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J.K. Rowling Finally Confirms A Hermione Theory That Harry Potter Fans Suspected All Along

In the 21 years since author J.K. Rowling published the first entry into what would become the wildly successful Harry Potter book series, fans have concocted some pretty far-out theories. There was the infamous one from 2004 that argued the freckle-faced Ron Weasley was actually Albus Dumbledore traveling back in time. There was the suggestion that Professor Minerva McGonagall wasn't the trustworthy, kind, and wise Head of Gryffindor everyone knew her as, but was truly a Death Eater — and "possibly Voldemort's most devoted and trusted servant." There was even the Reddit-published hypothesis that claimed Ginny Weasley made love potions in the sixth book, Harry Potter and the Half-Blood Prince, and used them to induce Harry's feelings of intense infatuation for her. 

While Rowling hasn't been shy about addressing fan theories in the past, there's one she hasn't touched on until now – and it's one Harry Potter fans have long suspected to be true. 

On Twitter, user @atulaak theorized that Rowling included the passage about how to properly pronounce Hermione Granger's name in the fourth book, Harry Potter and the Goblet of Fire, "just to school all of us who were saying HER-MY-OWN like Viktor Krum," the Bulgarian wizard from the Durmstrang Institute who accompanied Hermione at the Yule Ball during the Triwizard Tournament. After Viktor repeatedly refers to her as "Hermy-own," Hermione clarifies that her name is actually pronounced "Her-my-oh-nee."

The original passage reads as follows:

"Hermione was now teaching Krum to say her name properly; he kept calling her 'Hermy-own.'

'Her – my – oh – nee,' she said, slowly and clearly.

'Herm – own – ninny.'

'Close enough,' she said, catching Harry's eye and grinning."

Once Rowling caught wind of the theory, she simply responded, "Theory correct."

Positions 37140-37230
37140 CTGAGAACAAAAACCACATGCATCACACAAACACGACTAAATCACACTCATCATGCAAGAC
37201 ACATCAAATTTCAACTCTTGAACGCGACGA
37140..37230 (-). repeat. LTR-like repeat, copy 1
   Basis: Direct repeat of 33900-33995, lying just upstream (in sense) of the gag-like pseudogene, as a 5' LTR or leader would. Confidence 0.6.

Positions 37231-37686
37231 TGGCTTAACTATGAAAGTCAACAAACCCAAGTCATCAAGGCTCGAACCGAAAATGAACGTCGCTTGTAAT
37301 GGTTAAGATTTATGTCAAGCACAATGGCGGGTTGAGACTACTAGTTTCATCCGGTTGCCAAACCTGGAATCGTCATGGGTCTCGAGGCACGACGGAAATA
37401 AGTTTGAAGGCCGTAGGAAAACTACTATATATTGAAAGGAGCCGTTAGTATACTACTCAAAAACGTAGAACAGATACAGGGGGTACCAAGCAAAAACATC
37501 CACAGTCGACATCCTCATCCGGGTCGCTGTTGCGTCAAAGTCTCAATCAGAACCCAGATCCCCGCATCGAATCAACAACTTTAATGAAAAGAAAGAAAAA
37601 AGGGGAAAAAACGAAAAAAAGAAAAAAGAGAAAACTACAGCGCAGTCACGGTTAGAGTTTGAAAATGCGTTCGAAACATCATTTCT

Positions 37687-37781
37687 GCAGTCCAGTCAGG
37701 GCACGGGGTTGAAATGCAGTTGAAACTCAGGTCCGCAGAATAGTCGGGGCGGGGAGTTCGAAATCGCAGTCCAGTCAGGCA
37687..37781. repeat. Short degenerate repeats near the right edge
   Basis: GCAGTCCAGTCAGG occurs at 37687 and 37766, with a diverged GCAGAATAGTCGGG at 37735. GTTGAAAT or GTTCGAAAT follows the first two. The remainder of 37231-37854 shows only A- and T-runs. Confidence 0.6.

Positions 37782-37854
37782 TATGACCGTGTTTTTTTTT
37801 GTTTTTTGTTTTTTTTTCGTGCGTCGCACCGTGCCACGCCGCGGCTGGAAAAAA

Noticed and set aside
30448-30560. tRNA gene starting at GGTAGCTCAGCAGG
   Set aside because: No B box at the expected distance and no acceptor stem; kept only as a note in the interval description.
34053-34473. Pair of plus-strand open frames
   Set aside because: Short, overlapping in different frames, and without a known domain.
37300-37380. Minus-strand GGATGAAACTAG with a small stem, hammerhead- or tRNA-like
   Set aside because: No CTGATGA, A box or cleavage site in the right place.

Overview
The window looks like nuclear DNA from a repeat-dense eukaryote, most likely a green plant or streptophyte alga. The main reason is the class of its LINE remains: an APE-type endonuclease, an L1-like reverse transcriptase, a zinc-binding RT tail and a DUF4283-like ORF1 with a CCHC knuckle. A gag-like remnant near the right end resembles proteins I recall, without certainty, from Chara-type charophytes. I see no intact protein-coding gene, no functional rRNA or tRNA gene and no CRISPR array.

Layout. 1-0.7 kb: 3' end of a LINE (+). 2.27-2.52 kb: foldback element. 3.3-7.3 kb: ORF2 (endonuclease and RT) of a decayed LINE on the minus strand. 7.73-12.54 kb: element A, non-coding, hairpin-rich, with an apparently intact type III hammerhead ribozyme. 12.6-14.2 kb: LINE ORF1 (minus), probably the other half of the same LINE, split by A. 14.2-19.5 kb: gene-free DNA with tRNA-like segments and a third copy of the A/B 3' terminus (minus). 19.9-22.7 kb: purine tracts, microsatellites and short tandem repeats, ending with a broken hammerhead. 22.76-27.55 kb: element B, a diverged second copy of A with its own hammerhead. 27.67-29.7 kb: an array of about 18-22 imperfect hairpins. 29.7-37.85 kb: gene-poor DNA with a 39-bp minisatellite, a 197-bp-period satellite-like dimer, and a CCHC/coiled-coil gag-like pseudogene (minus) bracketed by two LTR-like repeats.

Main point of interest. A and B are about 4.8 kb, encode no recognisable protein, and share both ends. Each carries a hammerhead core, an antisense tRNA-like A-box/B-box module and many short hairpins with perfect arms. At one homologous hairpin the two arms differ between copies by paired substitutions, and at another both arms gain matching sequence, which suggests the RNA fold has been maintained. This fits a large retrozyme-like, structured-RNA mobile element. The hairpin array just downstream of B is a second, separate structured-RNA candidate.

When Harry Potter fans first read The Goblet of Fire back when it was originally published in 2000, they probably took the scene as little more than a slightly awkward, somewhat cute, but mostly chuckle-worthy moment between the incredibly intelligent Hermione and the doofy-in-comparison Viktor. As time went on, however, more and more readers (like @atulaak) started to believe that the conversation had a double meaning and served a useful purpose in subtly informing fans about how to say Hermione's name the correct way. Sure, the theory isn't as bizarre as the ones we mentioned before, but it's long been a popular one amongst Potterheads — and we're certain they feel as good as Ron does while double-fisting chicken drumsticks in Hogwarts' Great Hall now that Rowling has confirmed it.

It's a good thing that Rowling tossed the small moment into The Goblet of Fire, since it appears that countless Harry Potter fans were saying Hermione's name all wrong until the whip-smart witch gave Viktor a pronunciation lesson. 

"I'm embarrassed it took three and a half books to learn that pronunciation. Like many others, I had never seen the name Hermione before in my life," the Twitter account for the fan site Wizarding News from the Harry Potter Automatic News Aggregator posted after Rowling confirmed the theory. "Definitely pronounced it HER-ME-OWN in my head for far too long (until @jk_rowling gave it to us)."

Twitter user @KloCharlotte shared that she didn't even know Hermione's name was Hermione because her parents couldn't pronounce the character's name when reading her the book as part of her nighttime routine as a child. "The most prominent memory I have of my parents reading Harry Potter to me before bed is my dad going 'Well that's a stupid name, from now own I'm going to call her... Jane,'" she tweeted, "and then me getting annoyed (obviously) because it's Hermione, not 'Jane'!"

Nathaniel Stephens confessed that he too came up with his own unique way to say Hermione's name prior to reading the passage in The Goblet of Fire, since he had no idea which pronunciation was right. "I used to call Hermione 'Herm-a-jean,'" Stephens tweeted, explaining that he did it because the book he read before beginning the Harry Potter series featured a character named Irmagean. "I was lazy," he added. 

Nicole Dodson felt Viktor Krum's pain in trying and failing to pronounce "Hermione" correctly, as she also read her name incorrectly and didn't realize until quite some time after. "My 7 year old brain read it as  Her-Me-Own!! It wasn't until I watched a Oprah interview that I understood I was saying it wrong all along," she tweeted in response to Rowling's theory-confirming post. 

Thankfully, a year after Viktor got all tongue-tied in The Goblet of Fire, which was published in 2000, fans got to hear Emma Watson say Hermione Granger's name — as the 100-percent accurate "Her-my-oh-knee Grange-er" — in the first Harry Potter movie. Ever since, there haven't been many mispronunciations.

Now, if only fans would pronounce Lord Voldemort's name the proper way.